Running through foamy darkness, I can hardly make out the delicacies of the surrounding substances and shapes. The points of reference have gradually vanished with the rising pulse of my gasping breath. I am looking for something, yet the contours of what I have seen before and what I am trying to encounter again have fallen apart. I am struggling through the bushes; it must have been somewhere here; I am changing the direction while running, to find out at last that I am going around in circles. It’s not here, it’s just not here at night, and he is not here either. Or perhaps he is, which would be even worse, he might be observing me the whole time. Him or the girl and her bees. After an endless period of time, totally exhausted, I am caught by the full moon playing out its new night game. I give up. I am trying to get oriented, I don’t know, I am just trying to keep my direction and after another eternity, I get to one of the roads leading to the centre of Kassel. I leave the Karlsaue Park behind, along with the vision of the dog, a dream of an unknown space, living under the cloak of darkness, completely inaccessible to the sight of the day visitors of Dokumenta.
The over-dimensioned, slightly emotional, escalated format of my personal experience of the installation by Pierre Huyghe for Dokumenta 13 is a model for the whole exhibition. The moment which I do not hesitate to label as an initiation; the encounter with a strangely emaciated dog with a magenta leg in the middle of the trimmed baroque park of the Orangerie in Kassel, Germany; has redefined the perception predispositions for any of my future contacts with contemporary art. First in a completely irrational way; in a way similar to following a dog through a vegetation of poisonous and hallucinogenic plants getting ever thicker and more chaotic, leading to a rubble site crowned by a beehive on the head of a lying girl. Later with an analytical effort to discover the system while walking through the retrospective exhibition of Pierre Huyghe in Centre Pompidou in Paris.
All of the reflected contemporary art is made on the basis of a cultural-social transfer. The cultural world is interconnected by sipping the morning coffee while reading Contemporary Art Daily, an everyday portion of e-flux newsletters, and physical travelling across the western and eastern context for the ephemeral experience of exhibitions as an intentional form of a programme consumption of art and its further spreading. On the other hand, there is a more or less automatic and half-conscious absorption of an accidental choice of impulses from the current environment scattered in various directions. An autonomous work of art, taken out of the complete set of lines linking the art world, is practically impossible; if it appears and stirs a debate, it must be instantly framed by the expanding field of contemporary art. The art world relates to itself in circular contractions, declaring this process as the regular methodical format of the genesis of more and more art. Reflection and appropriation in their legitimacy, however, remain anonymous in most cases. The lines do go straight, however, they are not labelled. Pierre Huyghe, i.e. this exhibition, represents a concretization of one of such fine lines. A fascination by the works of the artist, a subjectivization of his interpretation, and an adapted appropriation within the parameters of one’s own expression, are our confessed, clearly declared standpoint.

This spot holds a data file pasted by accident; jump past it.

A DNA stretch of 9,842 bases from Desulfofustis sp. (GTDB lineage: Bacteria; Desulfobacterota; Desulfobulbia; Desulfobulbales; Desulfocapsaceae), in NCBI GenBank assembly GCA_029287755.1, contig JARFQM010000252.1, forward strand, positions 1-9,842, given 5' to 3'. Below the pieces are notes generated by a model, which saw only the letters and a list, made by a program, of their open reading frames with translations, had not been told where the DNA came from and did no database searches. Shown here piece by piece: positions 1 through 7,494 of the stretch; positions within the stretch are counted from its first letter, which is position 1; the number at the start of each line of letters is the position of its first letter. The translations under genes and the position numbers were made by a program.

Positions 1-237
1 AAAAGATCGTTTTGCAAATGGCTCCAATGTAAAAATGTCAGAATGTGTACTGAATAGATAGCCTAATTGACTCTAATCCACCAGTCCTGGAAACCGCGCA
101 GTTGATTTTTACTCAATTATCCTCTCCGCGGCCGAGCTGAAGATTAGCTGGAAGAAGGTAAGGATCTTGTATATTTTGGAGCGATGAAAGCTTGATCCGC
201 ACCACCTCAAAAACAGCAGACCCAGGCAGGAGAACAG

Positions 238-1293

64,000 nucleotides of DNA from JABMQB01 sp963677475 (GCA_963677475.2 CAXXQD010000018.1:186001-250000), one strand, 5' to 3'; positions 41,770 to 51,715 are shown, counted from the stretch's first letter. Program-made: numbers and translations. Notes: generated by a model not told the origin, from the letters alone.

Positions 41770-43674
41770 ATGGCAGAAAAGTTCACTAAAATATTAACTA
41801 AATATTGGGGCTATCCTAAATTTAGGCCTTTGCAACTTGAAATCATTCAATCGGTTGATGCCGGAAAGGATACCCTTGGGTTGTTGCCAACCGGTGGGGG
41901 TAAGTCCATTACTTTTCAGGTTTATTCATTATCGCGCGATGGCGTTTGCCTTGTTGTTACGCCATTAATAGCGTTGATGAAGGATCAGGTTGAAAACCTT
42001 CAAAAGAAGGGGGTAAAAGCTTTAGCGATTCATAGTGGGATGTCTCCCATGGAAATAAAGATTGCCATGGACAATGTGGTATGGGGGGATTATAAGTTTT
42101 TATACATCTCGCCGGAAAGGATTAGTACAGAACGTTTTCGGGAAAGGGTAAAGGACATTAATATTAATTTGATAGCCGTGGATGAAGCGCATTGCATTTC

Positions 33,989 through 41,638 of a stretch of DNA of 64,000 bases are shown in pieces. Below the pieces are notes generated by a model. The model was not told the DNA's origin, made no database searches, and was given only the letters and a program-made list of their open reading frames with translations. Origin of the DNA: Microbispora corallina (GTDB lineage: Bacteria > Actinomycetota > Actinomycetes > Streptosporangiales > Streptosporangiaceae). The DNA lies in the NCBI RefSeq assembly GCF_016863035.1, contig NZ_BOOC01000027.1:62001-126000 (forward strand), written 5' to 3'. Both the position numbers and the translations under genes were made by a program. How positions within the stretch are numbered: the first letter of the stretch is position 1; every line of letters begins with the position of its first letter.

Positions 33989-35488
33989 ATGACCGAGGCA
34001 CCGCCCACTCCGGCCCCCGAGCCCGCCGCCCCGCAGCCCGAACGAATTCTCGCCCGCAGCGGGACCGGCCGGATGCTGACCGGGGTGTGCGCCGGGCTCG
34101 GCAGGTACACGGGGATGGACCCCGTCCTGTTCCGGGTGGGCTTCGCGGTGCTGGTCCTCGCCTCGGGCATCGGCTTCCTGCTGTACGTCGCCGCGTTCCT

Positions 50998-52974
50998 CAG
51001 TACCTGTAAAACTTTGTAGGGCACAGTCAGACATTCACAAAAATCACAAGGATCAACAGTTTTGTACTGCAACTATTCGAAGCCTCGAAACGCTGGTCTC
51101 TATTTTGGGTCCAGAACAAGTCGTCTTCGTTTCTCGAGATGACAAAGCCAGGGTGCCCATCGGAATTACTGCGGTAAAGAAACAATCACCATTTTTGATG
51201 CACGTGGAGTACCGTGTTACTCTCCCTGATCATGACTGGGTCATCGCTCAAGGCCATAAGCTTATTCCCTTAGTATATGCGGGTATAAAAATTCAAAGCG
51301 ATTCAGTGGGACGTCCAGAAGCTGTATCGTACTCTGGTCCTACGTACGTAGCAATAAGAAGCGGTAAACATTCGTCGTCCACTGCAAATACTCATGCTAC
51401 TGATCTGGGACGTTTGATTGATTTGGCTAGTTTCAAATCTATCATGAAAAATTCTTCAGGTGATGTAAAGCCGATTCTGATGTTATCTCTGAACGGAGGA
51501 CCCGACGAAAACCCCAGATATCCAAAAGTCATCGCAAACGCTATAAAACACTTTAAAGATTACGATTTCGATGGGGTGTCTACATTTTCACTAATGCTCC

The individual artists selected for this exhibition have included an impression of the works by Pierre Huyghe in their creative practice from various starting points and perspectives of perception, just like I did in the role of the curator. With respect to the delicate network linking the individual artists with each other, as well as with Huyghe himself, there is no showcase of original presentations of distinctive creative identities. On the contrary, what emerges is a collective work of the medium of the exhibition, gradually generated by a mutual discussion among the artists in the preparatory stages of the exhibition. The resulting whole, just like the works by Pierre Huyghe, exists as a self-sufficient environment of fluid meanings and mutual uttered as well as hidden messages. It can be perceived as a serious commentary on the current state of art, the bonds across its world, the still problematic relation between the centre and periphery, as well as a number of other issues. At the same time, it also represents an open game of chances of various origin and purely personal gestures.
Hynek Alt (CZ, 1976)
Federico Diaz (CZ, 1971)
Martin Kolarov (CZ, 1993)
Jiří Kovanda (CZ, 1953)
Anna Slámová (CZ, 1991)
Adéla Svobodová (CZ, 1978)
Jiří Thýn (CZ, 1977)
Aleksandra Vajd (SI, 1971)